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Ordinarily, roses are red and violets are blue, but if you’re getting an arrangement from Laura Tarbat’s flower shop, be prepared to expect anything but the ordinary.

Ordinarily, roses are red and violets are blue, but if you’re getting an arrangement from Laura Tarbat’s flower shop, be prepared to expect anything but the ordinary.

Tarbat’s Queen West floral boutique, Poppies (1094 Queen St. W.), has become famous across the Greater Toronto Area for offering customers unique designs, rare buds and contemporary style.

“Our clientele is fairly young and not too traditional,” says Tarbat. “They know they’re going to get something really interesting and sexy. Not just 12 red roses.”

Before Poppies, some of Tarbat’s hand-designed bouquets also graced the dressing rooms of Elton John and Sophia Loren. And then there was Barbara Streisand. Babs liked Tarbat’s work so much she even requested the bouquet be brought back to her hotel. But Tarbat, a 17-year veteran of the floral trade, insists things have come a long way since those early days of her career. With greater flower availability, a more fashion-conscious generation and floral design being recognized as an art form, Tarbat says she sees more young people attracted to the profession.

“The flower business itself seems to be getting younger, more exciting and more creative,’ says Tarbat. “I just feel fortunate that I found my passion.”

For Tarbat, the path to Poppies was anything but ordinary too. As a 20-something she began working in corporate communications, and later directed videos for companies like Proctor and Gamble Inc.

“Then I kind of cracked, I had had enough,” says Tarbat. “I’d always wanted to be in the flower business.”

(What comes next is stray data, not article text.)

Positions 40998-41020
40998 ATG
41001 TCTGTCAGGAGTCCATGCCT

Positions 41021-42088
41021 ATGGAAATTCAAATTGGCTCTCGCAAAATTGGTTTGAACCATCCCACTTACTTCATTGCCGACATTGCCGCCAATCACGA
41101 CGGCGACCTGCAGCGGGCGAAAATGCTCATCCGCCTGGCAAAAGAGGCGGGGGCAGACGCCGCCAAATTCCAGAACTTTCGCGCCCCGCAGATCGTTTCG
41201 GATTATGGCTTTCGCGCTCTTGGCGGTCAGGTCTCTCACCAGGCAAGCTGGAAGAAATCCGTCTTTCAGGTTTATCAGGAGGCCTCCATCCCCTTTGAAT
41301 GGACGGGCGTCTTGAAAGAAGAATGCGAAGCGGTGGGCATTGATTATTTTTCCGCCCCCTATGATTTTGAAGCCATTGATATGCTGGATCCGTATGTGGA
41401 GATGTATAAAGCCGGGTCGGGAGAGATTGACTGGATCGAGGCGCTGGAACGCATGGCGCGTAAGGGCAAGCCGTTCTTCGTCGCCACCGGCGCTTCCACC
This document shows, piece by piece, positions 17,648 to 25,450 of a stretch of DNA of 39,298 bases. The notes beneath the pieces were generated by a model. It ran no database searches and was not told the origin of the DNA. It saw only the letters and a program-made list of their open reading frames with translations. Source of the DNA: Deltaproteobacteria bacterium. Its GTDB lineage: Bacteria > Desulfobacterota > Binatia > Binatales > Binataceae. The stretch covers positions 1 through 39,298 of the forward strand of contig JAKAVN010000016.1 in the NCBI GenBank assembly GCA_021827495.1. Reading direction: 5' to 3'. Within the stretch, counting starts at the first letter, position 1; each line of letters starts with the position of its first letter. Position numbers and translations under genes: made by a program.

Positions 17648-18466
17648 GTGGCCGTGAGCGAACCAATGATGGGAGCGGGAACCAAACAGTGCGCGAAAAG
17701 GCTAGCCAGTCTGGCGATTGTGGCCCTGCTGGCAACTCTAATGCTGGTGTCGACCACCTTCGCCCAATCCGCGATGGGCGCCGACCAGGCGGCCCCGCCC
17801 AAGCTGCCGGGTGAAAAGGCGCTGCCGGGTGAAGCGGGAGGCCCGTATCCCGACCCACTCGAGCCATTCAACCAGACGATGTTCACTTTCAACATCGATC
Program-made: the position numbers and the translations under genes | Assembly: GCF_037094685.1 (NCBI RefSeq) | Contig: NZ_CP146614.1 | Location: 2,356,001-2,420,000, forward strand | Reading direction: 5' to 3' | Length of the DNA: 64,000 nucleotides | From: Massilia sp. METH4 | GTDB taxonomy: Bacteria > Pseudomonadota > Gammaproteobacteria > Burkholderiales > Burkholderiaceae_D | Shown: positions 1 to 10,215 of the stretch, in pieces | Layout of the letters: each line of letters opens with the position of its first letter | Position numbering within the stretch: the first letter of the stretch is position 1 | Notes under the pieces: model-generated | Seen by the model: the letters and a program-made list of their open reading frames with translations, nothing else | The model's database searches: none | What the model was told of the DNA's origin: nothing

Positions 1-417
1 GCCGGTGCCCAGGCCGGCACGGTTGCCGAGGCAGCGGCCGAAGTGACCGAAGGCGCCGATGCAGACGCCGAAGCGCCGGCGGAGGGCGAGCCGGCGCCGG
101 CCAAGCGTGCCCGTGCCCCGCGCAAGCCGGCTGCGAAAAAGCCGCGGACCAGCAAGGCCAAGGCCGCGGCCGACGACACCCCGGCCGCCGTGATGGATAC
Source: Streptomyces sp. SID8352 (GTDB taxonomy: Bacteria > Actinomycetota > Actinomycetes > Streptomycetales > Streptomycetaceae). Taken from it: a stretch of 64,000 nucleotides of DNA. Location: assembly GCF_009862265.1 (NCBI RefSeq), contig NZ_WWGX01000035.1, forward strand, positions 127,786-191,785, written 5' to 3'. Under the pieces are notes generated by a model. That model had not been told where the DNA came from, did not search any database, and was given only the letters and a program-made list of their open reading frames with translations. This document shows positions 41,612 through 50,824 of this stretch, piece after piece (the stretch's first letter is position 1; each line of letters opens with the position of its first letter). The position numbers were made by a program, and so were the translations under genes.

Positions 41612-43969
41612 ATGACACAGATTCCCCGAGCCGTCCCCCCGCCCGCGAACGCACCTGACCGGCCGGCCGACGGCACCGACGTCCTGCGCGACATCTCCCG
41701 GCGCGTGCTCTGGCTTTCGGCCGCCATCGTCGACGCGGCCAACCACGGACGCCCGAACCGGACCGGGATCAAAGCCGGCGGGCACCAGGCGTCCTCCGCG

One of her friends had a flower shop and offered her a paid job. From there, she began apprenticing under a well-known designer who taught her everything she needed to know about flowers.

“But for me it’s just intrinsic. It just comes from inside of me,” adds Tarbat. “Once I got over being nervous about all the flower names I just realized I loved all the flowers and shapes and directions.”

Then in 2002, after spending many years designing at another popular Toronto store, Tarbat decided to branch out and open her own shop.

“I was confident that my personal design style was developed enough that it would catch on,” she says.

Now that she has complete creative freedom at Poppies, Tarbat incorporates unlikely mediums into her arrangements. Fuzzy pampas grass, miniature bulrushes and preserved mushroom caps are all signs of a Poppies design. So is any combination of pink and orange — Tarbat’s two favourite colours.

For those starting out in the business, however, Seneca College’s floral design program coordinator, Marianne Suess, insists that all wannabe florists need to first master the basics.

“They start with round and one-sided arrangements,” said Suess. “And basic flowers like carnations, mums and daisies.”

The 30 students of this one-year program then spend the second semester studying botany, mastering florist theory and gaining field work experience in shops like Poppies.

“This is an industry where you need to repeat and practice as much as possible,” says Suess. “It’s like an artist. It doesn’t happen overnight.”

 
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